Physics Colloquium: Georgia Papadakis, Stanford University
Tailoring the flow of light and radiant heat
Understanding and tailoring light-matter interactions lies at the heart of many modern solid-state technologies, ranging from imaging, to solar energy harvesting, data storage and quantum computations. This inspires research in artificial composite materials with properties acquired by design, termed metamaterials. In this talk, I will demonstrate how, using metamaterial principles, we introduce novel material functionalities that surpass natural bounds. Examples include optical artificial magnetism, unattainable with natural materials, ultra-lightweight ultra-reflective mirrors composed of few-atoms-thick van der Waals materials, and exciton- and phonon-based light-guiding schemes.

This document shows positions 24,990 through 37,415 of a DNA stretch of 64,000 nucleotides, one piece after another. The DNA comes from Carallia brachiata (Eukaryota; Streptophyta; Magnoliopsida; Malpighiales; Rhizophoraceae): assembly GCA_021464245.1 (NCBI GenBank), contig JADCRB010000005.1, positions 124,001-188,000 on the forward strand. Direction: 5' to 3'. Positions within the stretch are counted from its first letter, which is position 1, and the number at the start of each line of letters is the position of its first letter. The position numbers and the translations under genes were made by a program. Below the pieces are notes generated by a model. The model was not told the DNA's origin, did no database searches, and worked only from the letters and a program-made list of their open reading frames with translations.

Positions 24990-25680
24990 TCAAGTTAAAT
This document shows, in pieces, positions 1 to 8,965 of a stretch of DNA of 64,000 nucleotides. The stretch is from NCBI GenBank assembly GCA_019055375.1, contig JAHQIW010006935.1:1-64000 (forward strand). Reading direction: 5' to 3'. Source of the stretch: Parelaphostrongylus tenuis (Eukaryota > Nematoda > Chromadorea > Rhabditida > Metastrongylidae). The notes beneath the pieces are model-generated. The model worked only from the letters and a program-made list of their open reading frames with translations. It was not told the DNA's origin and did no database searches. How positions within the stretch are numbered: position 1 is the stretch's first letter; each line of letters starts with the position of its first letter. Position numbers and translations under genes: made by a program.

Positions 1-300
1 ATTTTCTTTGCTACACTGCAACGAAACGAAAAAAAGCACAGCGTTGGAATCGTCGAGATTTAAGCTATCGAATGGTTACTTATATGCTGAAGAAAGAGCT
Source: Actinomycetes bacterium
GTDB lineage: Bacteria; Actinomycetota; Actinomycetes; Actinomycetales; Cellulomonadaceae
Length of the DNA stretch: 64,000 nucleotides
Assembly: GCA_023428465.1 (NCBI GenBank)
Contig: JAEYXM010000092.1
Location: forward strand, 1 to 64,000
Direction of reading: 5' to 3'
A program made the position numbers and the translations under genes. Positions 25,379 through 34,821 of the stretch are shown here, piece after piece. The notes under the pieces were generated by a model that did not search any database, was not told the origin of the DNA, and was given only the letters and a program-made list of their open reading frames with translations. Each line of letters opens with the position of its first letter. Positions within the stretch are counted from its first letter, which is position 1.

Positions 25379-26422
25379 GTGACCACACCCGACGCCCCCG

Controlling the flow of light has further implications in controlling the flow or radiative heat. I will focus on radiative heat transfer in the near-field, where Planck’s law of thermal radiation does not hold, and extreme amounts of heat can be transferred efficiently. Based on these principles, I will discuss efficient CMOS-compatible thermal switching schemes along with heat-to-electricity energy conversion with thermophotovoltaic systems. Namely, I will show that thermophotovoltaic systems hold potential to convert solar heat as well as waste heat from the manufacturing sector into useful electricity with efficiencies reaching thermodynamic limits.
Wednesday, January 29 at 4:00pm
Higgins Hall, 310
Higgins Hall, Chestnut Hill, MA 02467